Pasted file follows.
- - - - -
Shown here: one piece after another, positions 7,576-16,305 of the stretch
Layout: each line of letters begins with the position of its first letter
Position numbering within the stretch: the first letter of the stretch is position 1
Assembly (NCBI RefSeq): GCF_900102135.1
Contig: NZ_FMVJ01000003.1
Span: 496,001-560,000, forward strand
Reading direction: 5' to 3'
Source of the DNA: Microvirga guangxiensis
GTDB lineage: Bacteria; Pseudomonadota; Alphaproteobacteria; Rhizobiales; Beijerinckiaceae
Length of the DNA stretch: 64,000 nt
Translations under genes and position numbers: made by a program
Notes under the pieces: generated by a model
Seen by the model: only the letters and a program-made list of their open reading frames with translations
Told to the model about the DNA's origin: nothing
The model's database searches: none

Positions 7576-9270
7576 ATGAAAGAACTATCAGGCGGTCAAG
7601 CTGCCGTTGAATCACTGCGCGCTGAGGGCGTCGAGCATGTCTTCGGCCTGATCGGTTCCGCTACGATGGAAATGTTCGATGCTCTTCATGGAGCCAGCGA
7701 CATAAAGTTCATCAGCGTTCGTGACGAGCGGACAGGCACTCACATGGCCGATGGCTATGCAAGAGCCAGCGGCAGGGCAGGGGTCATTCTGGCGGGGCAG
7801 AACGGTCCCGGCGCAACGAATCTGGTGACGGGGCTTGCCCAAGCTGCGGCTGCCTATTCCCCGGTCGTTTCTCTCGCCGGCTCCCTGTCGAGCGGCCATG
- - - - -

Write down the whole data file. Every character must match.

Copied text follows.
Shown here: one piece after another, positions 7,576-16,305 of the stretch
Layout: each line of letters begins with the position of its first letter
Position numbering within the stretch: the first letter of the stretch is position 1
Assembly (NCBI RefSeq): GCF_900102135.1
Contig: NZ_FMVJ01000003.1
Span: 496,001-560,000, forward strand
Reading direction: 5' to 3'
Source of the DNA: Microvirga guangxiensis
GTDB lineage: Bacteria; Pseudomonadota; Alphaproteobacteria; Rhizobiales; Beijerinckiaceae
Length of the DNA stretch: 64,000 nt
Translations under genes and position numbers: made by a program
Notes under the pieces: generated by a model
Seen by the model: only the letters and a program-made list of their open reading frames with translations
Told to the model about the DNA's origin: nothing
The model's database searches: none

Positions 7576-9270
7576 ATGAAAGAACTATCAGGCGGTCAAG
7601 CTGCCGTTGAATCACTGCGCGCTGAGGGCGTCGAGCATGTCTTCGGCCTGATCGGTTCCGCTACGATGGAAATGTTCGATGCTCTTCATGGAGCCAGCGA
7701 CATAAAGTTCATCAGCGTTCGTGACGAGCGGACAGGCACTCACATGGCCGATGGCTATGCAAGAGCCAGCGGCAGGGCAGGGGTCATTCTGGCGGGGCAG
7801 AACGGTCCCGGCGCAACGAATCTGGTGACGGGGCTTGCCCAAGCTGCGGCTGCCTATTCCCCGGTCGTTTCTCTCGCCGGCTCCCTGTCGAGCGGCCATG